Unlike the other two Proms I’ve reviewed this season, last night’s by the Philharmonia did not have any bells and whistles when it came to the staging, nor did it explore the edges of the repertoire. But the repertoire choices were good: progressing from the chamber orchestra forces of the first two pieces to finish with Mozart’s last and beefiest symphony, although Mozart at his beefiest is still no Bruckner.
The originally-billed Esa-Pekka Salonen withdrew from the concert and his late replacement was Paavo Järvi (pictured below). He clearly enjoyed himself, conducting with a wry smile through Ravel’s Le Tombeau de Couperin and enjoying the right/wrong notes of Shostakovich’s First Piano Concerto.
Ravel's suite was written during World War I in tribute to deceased friends. But I can never hear it as tragic: rather the Baroque-tinged dances seem to celebrate life and movement. The focus of the orchestration is the oboe, with solos in each of the movement. Tom Blomfield was brilliant, fluid in the intricacies of the “Prelude”, spry in the dotted rhythms of the “Forlane” and languid in the middle section of the “Rigaudon”.
The tempos were fast – requiring some fleet horn playing by Diego Incertis Sánchez – but with a pleasing give at the ends of the lines in the “Menuet”. Ravel conjures untold colours from his chamber orchestra, but the bite of the woodwind playing was the lasting impression.
There is also bite in Shostakovich’s concerto, which reduces the orchestra to strings alone, but adds a solo trumpet, acting as an alternative pole to the piano, a pithy commentator often bringing things back down earth. Jason Evans, the principal trumpet of the Philharmonia, was making his first appearance as soloist with them. He was suitably brittle in the outer movements, but found a wistful tone in the slow movement, muted, bluesy, and more than a bit Hollywood.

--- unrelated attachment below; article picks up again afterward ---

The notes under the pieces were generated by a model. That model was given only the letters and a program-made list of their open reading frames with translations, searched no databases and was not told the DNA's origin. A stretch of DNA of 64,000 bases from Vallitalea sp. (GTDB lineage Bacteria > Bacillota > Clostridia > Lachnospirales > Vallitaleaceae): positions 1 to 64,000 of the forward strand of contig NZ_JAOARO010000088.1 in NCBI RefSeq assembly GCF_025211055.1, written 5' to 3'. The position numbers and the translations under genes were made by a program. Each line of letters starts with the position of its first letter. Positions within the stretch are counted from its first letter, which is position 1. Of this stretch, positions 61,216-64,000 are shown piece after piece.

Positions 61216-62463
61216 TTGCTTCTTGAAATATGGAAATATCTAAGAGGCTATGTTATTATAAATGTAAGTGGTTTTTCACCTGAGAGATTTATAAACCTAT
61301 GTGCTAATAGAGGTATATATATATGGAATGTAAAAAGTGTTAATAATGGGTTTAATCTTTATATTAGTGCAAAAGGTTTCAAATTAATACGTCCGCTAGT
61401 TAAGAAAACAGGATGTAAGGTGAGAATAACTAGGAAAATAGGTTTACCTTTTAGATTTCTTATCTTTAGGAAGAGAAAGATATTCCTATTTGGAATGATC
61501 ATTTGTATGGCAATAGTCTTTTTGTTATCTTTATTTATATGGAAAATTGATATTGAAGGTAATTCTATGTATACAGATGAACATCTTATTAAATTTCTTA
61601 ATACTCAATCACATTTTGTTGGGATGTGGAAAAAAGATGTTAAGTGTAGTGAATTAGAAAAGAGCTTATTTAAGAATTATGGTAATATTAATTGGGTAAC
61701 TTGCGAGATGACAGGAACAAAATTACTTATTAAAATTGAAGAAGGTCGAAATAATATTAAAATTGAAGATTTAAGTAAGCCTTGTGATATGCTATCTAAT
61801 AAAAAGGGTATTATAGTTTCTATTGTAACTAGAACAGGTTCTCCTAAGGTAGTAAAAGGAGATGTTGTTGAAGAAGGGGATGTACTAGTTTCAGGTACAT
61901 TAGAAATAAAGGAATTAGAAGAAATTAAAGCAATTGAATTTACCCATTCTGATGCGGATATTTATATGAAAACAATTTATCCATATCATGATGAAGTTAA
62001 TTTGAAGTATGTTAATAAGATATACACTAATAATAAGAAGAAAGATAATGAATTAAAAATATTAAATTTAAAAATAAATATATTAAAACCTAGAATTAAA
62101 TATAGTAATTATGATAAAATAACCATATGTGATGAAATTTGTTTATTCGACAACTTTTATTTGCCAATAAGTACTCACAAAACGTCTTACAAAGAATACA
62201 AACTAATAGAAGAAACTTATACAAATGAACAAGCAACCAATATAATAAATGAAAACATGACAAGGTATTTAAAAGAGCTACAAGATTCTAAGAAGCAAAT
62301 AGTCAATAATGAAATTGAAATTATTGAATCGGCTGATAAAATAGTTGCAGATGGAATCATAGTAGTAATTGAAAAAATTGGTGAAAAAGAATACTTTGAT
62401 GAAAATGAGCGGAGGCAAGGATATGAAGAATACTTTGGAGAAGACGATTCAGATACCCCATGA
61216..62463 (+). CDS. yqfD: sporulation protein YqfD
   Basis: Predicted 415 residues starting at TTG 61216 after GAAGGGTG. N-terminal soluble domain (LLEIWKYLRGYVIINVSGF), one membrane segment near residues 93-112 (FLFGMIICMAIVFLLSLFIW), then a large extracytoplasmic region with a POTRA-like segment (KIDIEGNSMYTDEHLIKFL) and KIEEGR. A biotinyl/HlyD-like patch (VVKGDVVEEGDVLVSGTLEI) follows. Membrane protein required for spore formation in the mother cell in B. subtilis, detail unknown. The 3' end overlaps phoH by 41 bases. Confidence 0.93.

Benjamin Grosvenor (pictured below) flew through the difficulties of the fast music. He has a high, active finger action and bold sound, relishing the restless, almost manic good humour of the first movement. In the slow movement he focused on the counterpoint between the hands, sometimes, I felt, at the expense of the right hand’s cantabile line.
The last movement is an energetic gallop encompassing a drunken folksong on the trumpet and a muscular piano cadenza – Grosvenor was driven – before the trumpet ends things with a staccato tattoo. It’s an ending that demands audience applause and its lack was like a delivering a punchline to silence.
It took a while for me to warm to Järvi’s take on Mozart’s "Jupiter" Sympony (No.41). I found the fluctuating tempo at the opening a bit mannered and it all felt a bit purposeless after the propulsion of the earlier pieces. The transition into the development section was virtually leaning backwards. But things got better.
The second movement had a delightful chamber feel to it, with the musicians listening to each other as much as watching Järvi. Viewing at home I was disturbed by a very loud helicopter overhead, which I was cursing before realising I could just pause the livestream and resume when it was gone. Not a luxury enjoyed during “in the flesh” concerts!
The Menuetto allegretto danced, Järvi conducting with a broad smile and big round gestures that gave the music a rolling gait. The final movement is the crowning glory of this symphony, and a suitable finale to Mozart’s symphonic output. Here the natural trumpets soared, the period timps had edge – but I felt sorry, here and throughout, for the bassoonists, who seemed a bit meanly treated by the sound mixer. The climax, when the five themes are combined in triumphant counterpoint, is irresistible – but it always gives me pause to think that Mozart probably never heard it. Everyone deserves to hear it.